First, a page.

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Period Piece

4.13 of 5 stars 4.13  ·  rating details  ·  173 ratings  ·  47 reviews
Memories of a turn-of-the-century childhood by the granddaughter of Charles Darwin
Paperback, 290 pages
Published December 1st 1991 by University of Michigan Press (first published 1952)
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(showing 1-30 of 402)
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I don’t read as much non-fiction as I sometimes think I should – and I’m certainly not one to force the issue, but Period Piece represents the kind of non-fiction book I like best. Childhood memoirs of the Victorian and Edwardian era are a lovely sub-genre that I have found to be endlessly readable. This lovely book borrowed from my friend Liz comes with lots of lovely illustrations by the author herself.

Gwen Raverat was a wood engraver, the granddaughter of Charles Darwin, who died three years
Aug 30, 2014 Caroline rated it 5 of 5 stars  ·  review of another edition
Recommends it for: Anyone interested in childhood, humour, late Victorian social history, biographies, Cambridge.
This was the third time I’ve read this fabulous book, and it gets better and better with each reading.

Gwen Raverat was Charles Darwin’s granddaughter, living an idyllic and rather crazy Victorian childhood in the bliss that is Cambridge, with a lot of her family around her.

She was an out and out tomboy, resenting all trappings of feminity – the clothes, the dancing classes, the chaperoning duties - and relishing instead all the wonderful opportunities for adventure provided by enthusiastic sibli
Period Piece offers a uniquely intimate glimpse into Cambridge life and society at the end of the 19th century. With Mrs. Raverat being Charles Darwin's granddaughter, the Darwin shadow rests over the entire book, but remains incorporeal because Darwin died before the author was even born.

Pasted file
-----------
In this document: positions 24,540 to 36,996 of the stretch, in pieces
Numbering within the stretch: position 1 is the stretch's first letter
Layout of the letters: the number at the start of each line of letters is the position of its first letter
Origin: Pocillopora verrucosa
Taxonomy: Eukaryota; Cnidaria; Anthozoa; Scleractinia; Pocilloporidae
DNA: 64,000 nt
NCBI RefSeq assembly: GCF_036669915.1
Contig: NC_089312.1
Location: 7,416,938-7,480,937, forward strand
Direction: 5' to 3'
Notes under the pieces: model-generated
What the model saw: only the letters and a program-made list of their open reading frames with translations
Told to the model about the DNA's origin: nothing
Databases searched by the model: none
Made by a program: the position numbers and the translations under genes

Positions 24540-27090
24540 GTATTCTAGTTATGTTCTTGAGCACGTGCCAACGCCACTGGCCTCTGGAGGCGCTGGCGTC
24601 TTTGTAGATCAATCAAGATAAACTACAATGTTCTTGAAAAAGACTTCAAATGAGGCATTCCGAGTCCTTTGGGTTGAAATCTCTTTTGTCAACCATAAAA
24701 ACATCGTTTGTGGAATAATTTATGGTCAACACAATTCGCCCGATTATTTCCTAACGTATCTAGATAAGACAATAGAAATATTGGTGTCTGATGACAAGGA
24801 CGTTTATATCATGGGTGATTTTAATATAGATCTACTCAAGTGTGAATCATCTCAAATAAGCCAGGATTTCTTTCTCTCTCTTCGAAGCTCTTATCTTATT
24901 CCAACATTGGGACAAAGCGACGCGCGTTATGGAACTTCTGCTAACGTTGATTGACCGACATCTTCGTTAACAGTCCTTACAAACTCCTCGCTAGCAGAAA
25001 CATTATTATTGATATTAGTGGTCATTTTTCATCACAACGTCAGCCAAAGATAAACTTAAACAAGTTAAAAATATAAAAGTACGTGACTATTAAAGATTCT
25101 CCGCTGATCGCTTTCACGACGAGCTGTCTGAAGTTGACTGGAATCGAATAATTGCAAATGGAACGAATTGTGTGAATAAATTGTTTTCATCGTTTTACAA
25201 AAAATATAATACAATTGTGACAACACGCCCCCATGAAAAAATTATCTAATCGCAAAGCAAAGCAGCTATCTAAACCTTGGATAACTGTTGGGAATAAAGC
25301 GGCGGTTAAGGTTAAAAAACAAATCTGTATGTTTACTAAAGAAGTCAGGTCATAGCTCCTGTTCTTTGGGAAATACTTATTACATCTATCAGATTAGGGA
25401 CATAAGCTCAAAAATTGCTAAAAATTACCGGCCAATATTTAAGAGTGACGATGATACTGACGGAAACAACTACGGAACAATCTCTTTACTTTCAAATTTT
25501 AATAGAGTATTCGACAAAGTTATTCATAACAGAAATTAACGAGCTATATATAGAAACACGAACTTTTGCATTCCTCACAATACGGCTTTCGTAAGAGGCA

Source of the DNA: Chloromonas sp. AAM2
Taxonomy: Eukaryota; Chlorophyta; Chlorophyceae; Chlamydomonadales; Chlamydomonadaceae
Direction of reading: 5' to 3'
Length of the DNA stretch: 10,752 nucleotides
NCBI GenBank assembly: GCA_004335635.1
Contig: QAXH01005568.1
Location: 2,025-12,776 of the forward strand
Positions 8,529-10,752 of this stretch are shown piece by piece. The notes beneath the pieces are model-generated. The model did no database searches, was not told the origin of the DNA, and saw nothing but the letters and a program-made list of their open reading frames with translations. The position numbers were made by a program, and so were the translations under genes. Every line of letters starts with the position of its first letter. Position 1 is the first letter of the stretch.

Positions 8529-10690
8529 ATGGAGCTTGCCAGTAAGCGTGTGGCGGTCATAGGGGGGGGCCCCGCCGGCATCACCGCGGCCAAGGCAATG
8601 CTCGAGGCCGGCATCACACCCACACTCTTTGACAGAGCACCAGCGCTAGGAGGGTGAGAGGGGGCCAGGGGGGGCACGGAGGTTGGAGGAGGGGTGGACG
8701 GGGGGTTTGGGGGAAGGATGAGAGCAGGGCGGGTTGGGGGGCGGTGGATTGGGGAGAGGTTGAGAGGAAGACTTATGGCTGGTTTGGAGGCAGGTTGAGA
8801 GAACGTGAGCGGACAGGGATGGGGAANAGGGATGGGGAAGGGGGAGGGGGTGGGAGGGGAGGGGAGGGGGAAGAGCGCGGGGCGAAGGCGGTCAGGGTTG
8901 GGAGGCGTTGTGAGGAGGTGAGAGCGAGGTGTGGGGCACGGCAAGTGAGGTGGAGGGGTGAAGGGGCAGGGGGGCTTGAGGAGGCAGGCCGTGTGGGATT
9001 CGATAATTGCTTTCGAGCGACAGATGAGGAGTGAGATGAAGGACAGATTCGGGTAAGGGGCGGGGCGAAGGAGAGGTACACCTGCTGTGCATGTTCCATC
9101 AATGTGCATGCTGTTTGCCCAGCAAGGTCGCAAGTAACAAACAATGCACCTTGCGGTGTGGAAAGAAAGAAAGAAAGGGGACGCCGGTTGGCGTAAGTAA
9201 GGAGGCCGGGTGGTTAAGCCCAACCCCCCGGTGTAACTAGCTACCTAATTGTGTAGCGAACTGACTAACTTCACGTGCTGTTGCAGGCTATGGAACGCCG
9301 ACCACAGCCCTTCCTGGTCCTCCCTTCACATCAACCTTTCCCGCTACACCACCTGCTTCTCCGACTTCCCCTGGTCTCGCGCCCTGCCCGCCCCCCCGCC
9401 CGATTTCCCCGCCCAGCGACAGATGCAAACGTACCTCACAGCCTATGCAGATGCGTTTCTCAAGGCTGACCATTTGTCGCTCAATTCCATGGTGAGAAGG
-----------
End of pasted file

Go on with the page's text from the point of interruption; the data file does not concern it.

Raverat made the excellent decision to organize her book topically rather than chronologically; this is made possible by her family's geographical immobility in the environs of Cambridge (her education as a te
William Pryor
My grandmother's book was a classic almost on the day she wrote it in 1952, just 4 years before she died. Its circular shape is unusual for a memoir - she bundles together her memories under subjects (e.g. Uncles, i.e. the sons of Charles Darwin) - and adds considerably to its charm. Despite this lack of narrative beginning, middle and end, the quality and wit of her writing carries you through to the end in a trice, helped considerably by her telling pen and ink drawings. No wonder the book is ...more
Diane Barnes
What a wonderful, charming, witty, beautiful memoir of growing up in a large, loving eccentric family ( the Darwin's) in England before WW1. Superbly written, it made me nostalgic for a childhood filled with the freedom to run free and use your imagination to amuse yourself. This memoir does not read in chronological order, but is instead divided into subjects, such as Uncles, Aunts, Clothing, Religion, Amusements, etc. I gave this book 4 stars because it was a joy to read.
Jun 27, 2011 Ana rated it 5 of 5 stars  ·  review of another edition
Recommends it for: anyone and everyone
I picked up this book during a visit to Cambridge last year. You know how when you visit a bookshop in a new city, it always tends to have a section of 'local' works? Well, this was on that same said table and its' lavender cover (unlike the image shown) caught my eye. I shelved it when I got back home and didn't think much about it since. But then about a week ago, while shelving another book nearby, this one's binding caught my eye. I'd been on a streak of books on women, either written by the ...more
Period Piece is a charming exercise in nostalgia, though I quickly found I was only up for small doses of Childhood Memories in any one sitting so it took me a rather long time to finish it. Indeed, it never ceases to amaze me how well some people remember their childhoods. Gwen Raverat's was particularly memorable (and happy), surrounded and supported by a vast assemblage of eccentric aunts, uncles, and cousins. Having spent a year in Cambridge back in the 80's, though, my favorite portions of ...more
Jeanne Ferris